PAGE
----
Natural gas is cheap and plentiful, eh? Really? It’s the source we should use for energy because it’s so common we’ll never have to worry about a supply crunch?
Dang, well, I like to think I’m young, but I’m pretty sure I remember in my lifetime this not being the case. Actually, I’m damn sure of it. Believe it or not, the natural gas market is just about as volatile as the petroleum market. For those who don’t remember, around 1999-2000, gasoline was under a dollar a gallon. Ten years is really not all that long ago, especially when you’re about infrastructure and building it – as infrastructure tends to last more than ten years. Natural gas doesn’t tend to be much more stable.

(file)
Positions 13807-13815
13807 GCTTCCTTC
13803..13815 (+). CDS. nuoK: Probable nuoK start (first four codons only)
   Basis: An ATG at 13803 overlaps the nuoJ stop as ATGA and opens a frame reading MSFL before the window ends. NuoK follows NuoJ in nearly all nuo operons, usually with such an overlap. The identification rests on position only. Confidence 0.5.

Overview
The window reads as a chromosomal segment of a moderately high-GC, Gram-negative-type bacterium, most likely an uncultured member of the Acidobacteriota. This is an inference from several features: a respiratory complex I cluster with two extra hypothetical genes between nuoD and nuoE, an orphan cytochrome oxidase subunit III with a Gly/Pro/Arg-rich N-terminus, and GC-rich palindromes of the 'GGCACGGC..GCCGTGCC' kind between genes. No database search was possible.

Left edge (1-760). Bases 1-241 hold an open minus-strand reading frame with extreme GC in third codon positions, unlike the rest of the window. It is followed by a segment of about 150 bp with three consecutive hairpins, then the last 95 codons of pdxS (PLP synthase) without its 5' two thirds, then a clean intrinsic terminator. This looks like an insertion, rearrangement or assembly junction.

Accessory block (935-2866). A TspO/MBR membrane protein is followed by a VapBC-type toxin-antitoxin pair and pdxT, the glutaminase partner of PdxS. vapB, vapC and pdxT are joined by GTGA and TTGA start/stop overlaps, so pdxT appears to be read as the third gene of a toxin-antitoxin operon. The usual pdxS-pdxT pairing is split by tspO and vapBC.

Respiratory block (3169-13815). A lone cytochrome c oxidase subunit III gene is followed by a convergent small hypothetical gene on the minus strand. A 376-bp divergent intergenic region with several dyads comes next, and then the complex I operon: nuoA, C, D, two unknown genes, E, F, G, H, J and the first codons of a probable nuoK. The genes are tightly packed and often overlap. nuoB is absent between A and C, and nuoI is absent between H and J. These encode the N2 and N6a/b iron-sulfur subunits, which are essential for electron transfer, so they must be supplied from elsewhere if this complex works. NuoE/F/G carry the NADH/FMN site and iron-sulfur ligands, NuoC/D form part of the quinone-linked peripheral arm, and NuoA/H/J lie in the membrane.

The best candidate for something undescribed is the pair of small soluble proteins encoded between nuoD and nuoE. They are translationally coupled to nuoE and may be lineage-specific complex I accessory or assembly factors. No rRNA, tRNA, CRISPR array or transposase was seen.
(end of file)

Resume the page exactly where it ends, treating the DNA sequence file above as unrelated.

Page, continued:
In fact, the cost of natural gas and its availability is effected by a number of things: politics in countries like Qatar and Russia, the worldwide demand for plastics and various chemical products, the severity of winter and the cost of oil and the volume of heavy crude being refined, the availability of pipelines and well heads all factor in to how much natural gas is being consumed and whether enough can be provided.
Based on television ads and the general opinion of many on natural gas, it would seem like this isn’t the case. Unfortunately, reality stays the same no matter how much you say something.
So now, for those with a poor memory, here’s a refresher:
This entry was posted on Sunday, February 21st, 2010 at 9:19 pm and is filed under Bad Science, Enviornment, History, media, Obfuscation, Politics. You can follow any responses to this entry through the RSS 2.0 feed. You can leave a response, or trackback from your own site.
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